The best seed raising soil is light and peaty; often with extra sand added to insure good air circulation and good drainage while also retaining a moderately moist consistency.
What to Plant and Sow:
Plant hardy, reliable annual and perennial flowers and vegetables for the Spring and Summer and beyond. Wherever ground is workable plant a wide range of brambles and canes; fruit and nut trees and fruiting shrubs plus vines; ornamental shrubs, trees and vines; broad leafed evergreens; conifers; most hardy species native to Australia, the Mediterranean, New Zealand, South Africa and the West Coast regions of North and South America; Roses; Strawberries; Lilies and wide range of Summer-flowering bulbs (under shelter); groundcovers and just about anything else that appears to be hardy.
Flowers to Plant and Sow:
Acrolinium, Alyssum, Aquilegia, Arctotis, Aster, Calendula, California Poppy, Calliopsis, Carnation ,Canterbury Bells, Coneflower, Coreopsis, Cornflower, Delphinium Dianthus, Feverfew, Gaillardia, Godetia, Gypsophilla, Hollyhock, Larkspur, Linaria, Linum, Lobelia, Lunaria, Mignonette, Nasturtium, Nemesia, Nigella, Rudbeckia, Pansy, Phlox, Polyanthus, Poppies, Scabiosa, Snapdragon, Statice, Strawflower, Sunflower, Sweat Pea, Rudbeckia, Tanacetum, Viola, Violet, Viscaria Wildflower (most mixes and species) and hundreds more.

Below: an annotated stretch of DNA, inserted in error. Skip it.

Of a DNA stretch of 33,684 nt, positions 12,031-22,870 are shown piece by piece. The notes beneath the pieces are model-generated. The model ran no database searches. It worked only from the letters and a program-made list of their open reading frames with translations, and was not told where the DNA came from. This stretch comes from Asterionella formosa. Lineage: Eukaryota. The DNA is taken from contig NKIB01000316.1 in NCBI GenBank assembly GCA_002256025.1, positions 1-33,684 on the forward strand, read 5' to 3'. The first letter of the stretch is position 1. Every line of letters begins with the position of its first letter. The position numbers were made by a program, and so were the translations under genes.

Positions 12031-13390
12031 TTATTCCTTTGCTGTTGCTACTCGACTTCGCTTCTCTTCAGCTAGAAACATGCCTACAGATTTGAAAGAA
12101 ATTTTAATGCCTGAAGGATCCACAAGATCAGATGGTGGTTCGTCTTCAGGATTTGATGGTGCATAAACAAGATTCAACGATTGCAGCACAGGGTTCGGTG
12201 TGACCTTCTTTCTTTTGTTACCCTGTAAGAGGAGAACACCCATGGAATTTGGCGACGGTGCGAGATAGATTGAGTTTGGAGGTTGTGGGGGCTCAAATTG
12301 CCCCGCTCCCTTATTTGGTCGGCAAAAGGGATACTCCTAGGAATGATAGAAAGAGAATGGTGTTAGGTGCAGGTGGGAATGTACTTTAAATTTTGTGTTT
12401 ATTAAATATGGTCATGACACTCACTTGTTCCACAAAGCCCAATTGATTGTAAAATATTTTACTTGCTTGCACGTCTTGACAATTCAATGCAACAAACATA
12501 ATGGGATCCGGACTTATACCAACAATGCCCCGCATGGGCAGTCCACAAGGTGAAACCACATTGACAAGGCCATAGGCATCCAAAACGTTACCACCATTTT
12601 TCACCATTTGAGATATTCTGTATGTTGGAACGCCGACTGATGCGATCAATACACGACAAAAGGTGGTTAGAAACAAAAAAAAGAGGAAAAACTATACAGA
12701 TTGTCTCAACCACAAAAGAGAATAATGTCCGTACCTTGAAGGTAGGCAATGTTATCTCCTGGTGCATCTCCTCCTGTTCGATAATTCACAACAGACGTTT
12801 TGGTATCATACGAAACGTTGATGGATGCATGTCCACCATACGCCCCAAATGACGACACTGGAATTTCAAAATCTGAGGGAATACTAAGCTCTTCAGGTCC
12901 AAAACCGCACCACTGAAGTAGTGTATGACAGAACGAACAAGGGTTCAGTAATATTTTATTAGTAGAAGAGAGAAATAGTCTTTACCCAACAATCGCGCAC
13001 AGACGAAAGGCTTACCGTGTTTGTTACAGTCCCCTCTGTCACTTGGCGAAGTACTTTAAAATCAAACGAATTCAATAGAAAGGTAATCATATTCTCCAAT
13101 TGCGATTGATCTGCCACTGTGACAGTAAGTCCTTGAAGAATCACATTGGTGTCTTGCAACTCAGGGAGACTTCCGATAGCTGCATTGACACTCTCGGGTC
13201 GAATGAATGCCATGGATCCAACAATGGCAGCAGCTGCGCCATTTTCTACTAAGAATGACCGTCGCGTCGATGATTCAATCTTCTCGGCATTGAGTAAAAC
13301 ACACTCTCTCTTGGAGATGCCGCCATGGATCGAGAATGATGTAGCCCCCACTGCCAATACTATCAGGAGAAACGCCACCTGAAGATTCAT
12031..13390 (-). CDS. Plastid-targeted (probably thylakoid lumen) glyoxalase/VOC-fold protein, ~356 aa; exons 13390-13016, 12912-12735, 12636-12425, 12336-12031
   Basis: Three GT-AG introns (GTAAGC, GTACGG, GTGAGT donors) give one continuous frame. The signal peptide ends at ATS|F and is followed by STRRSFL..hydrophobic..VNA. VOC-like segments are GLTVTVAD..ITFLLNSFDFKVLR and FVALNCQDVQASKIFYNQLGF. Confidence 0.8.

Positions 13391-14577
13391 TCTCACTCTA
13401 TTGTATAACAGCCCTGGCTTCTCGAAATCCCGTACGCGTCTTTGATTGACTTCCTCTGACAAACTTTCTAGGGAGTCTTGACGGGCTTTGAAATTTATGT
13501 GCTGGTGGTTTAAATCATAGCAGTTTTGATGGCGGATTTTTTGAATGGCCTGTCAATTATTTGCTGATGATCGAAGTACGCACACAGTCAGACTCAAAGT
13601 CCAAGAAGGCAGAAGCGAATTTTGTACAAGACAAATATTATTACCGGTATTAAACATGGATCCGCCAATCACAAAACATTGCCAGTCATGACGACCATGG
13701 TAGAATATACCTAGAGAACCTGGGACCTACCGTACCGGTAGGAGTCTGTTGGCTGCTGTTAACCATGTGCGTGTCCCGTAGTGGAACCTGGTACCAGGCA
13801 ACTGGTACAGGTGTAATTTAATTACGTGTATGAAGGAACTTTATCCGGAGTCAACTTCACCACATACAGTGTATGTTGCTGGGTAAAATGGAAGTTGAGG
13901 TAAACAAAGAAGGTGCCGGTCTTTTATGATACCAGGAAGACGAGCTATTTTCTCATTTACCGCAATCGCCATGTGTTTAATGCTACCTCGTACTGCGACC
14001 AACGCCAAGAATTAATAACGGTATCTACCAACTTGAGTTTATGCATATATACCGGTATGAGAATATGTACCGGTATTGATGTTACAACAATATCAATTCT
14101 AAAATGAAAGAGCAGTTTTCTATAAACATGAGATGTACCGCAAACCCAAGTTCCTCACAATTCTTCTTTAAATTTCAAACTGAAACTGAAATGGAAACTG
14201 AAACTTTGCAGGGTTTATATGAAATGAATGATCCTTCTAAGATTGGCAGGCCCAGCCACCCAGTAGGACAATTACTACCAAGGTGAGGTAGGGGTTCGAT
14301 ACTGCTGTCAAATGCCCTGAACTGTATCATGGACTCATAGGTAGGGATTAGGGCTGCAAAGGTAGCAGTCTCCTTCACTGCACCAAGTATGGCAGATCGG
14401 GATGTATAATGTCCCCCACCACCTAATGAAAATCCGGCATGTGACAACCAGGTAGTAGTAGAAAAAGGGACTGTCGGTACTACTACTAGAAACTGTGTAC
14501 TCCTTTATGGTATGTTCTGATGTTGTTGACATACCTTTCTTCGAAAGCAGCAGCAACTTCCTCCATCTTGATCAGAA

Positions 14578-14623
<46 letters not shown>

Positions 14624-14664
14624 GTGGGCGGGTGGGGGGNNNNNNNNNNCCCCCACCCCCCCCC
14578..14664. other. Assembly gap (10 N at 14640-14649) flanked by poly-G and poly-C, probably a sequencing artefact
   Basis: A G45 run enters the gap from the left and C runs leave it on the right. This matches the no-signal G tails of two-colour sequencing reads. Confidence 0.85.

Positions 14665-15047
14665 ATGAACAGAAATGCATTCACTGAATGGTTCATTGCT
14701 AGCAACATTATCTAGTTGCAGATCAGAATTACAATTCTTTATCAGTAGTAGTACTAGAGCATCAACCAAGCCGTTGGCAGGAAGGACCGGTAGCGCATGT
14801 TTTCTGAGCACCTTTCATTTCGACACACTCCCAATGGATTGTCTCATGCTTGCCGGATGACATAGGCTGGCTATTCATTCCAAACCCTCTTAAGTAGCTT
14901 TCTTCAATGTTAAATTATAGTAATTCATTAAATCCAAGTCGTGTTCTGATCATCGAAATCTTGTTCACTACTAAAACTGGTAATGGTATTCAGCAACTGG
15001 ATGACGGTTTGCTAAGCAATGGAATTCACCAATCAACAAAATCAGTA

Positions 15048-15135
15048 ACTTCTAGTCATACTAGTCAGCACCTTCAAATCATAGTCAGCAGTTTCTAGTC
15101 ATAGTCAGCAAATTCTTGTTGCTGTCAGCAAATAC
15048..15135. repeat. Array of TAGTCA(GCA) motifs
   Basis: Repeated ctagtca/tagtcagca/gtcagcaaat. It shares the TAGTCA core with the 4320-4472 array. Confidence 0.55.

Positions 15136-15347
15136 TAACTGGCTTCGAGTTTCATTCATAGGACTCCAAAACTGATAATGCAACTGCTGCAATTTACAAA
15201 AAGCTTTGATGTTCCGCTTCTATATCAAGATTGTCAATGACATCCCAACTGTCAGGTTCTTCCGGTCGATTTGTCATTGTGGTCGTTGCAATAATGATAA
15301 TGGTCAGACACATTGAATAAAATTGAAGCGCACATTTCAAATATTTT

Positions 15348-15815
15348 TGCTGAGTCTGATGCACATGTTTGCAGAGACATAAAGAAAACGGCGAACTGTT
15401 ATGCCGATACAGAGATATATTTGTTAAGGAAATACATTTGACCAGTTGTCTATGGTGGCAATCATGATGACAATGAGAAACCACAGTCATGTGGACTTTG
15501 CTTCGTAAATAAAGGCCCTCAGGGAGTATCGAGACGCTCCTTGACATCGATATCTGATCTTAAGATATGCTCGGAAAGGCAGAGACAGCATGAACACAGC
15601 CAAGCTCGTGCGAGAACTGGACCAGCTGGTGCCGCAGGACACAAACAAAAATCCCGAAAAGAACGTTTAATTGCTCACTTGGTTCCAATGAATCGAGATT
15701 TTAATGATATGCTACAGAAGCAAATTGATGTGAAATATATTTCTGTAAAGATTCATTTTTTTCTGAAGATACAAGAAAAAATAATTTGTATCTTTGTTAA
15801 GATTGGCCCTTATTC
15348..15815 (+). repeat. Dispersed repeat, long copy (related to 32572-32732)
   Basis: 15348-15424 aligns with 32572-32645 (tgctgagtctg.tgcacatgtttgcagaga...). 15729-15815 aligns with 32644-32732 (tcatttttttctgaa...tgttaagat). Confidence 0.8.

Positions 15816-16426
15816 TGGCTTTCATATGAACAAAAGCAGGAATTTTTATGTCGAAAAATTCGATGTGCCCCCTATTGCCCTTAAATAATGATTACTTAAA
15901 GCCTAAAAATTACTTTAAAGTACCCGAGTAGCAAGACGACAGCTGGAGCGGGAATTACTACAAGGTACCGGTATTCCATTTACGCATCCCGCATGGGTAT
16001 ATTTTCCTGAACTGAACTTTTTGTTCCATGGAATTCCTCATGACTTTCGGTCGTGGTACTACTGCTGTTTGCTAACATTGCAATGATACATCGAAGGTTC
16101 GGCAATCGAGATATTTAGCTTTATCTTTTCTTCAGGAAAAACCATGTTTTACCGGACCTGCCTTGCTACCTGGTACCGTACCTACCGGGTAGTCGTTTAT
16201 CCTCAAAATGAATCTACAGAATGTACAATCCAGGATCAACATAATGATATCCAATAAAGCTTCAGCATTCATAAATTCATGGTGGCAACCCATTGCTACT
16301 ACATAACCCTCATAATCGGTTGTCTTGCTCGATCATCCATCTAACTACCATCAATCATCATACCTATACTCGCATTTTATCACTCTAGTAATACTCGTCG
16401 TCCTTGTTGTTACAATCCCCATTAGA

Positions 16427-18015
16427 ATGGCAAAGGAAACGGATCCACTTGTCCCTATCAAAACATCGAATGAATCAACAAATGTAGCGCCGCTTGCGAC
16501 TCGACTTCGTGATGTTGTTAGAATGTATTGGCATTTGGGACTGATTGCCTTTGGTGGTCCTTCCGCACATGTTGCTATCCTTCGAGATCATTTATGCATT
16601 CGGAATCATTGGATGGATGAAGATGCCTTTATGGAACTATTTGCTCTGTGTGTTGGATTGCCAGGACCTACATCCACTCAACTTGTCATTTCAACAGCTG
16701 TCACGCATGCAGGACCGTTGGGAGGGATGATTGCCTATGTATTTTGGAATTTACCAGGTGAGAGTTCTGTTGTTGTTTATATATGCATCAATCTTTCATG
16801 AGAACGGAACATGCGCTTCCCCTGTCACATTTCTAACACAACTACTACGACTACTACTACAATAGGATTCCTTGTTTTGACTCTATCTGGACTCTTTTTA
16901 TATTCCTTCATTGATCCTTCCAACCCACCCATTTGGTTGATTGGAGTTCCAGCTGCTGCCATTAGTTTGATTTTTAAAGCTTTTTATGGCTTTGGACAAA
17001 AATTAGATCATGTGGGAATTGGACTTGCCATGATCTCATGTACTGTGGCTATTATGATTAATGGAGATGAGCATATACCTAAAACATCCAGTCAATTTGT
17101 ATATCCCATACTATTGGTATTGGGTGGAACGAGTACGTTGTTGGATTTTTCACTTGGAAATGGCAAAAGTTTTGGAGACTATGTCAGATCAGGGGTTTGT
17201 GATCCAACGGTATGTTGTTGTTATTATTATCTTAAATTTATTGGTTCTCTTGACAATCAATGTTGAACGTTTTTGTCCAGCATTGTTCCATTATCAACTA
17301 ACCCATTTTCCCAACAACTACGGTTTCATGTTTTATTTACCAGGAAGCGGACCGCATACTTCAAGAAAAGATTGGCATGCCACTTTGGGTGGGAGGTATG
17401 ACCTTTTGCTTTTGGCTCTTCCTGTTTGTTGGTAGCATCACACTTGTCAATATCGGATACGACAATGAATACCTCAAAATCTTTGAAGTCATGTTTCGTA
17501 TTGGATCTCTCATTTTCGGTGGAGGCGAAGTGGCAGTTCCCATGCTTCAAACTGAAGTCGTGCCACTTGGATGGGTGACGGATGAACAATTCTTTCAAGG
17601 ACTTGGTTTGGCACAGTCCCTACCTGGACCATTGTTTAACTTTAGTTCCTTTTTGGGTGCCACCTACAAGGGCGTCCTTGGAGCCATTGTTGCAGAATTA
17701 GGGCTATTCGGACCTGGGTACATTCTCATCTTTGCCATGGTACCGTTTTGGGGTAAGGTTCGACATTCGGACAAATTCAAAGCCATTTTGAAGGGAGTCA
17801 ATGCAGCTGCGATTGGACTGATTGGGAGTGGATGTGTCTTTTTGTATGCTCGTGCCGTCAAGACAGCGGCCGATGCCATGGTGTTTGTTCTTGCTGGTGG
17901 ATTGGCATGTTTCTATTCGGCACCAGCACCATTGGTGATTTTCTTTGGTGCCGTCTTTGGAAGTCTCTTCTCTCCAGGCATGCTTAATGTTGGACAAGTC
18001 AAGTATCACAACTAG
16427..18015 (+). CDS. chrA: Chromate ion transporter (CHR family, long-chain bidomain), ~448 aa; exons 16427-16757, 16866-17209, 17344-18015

Until weather becomes warm and settled, plant only the hardiest varieties in open ground until certain that all danger of frost has passed. Brightest light and sustained warmth (especially in the soil) are essential for success!
Fertilize regularly to increase and induce accelerated growth rates and flowering in many garden plants like:
Anemone, Carnations, Cineraria, Delphinium, Dianthus, Iceland Poppy, Lupin, Pansy and Viola, Polyanthus, Primula, Ranunculus, Snapdragon, Stock, Violets and many more respond quickly and often quite impressively to feeding, especially foliar and liquid feeding.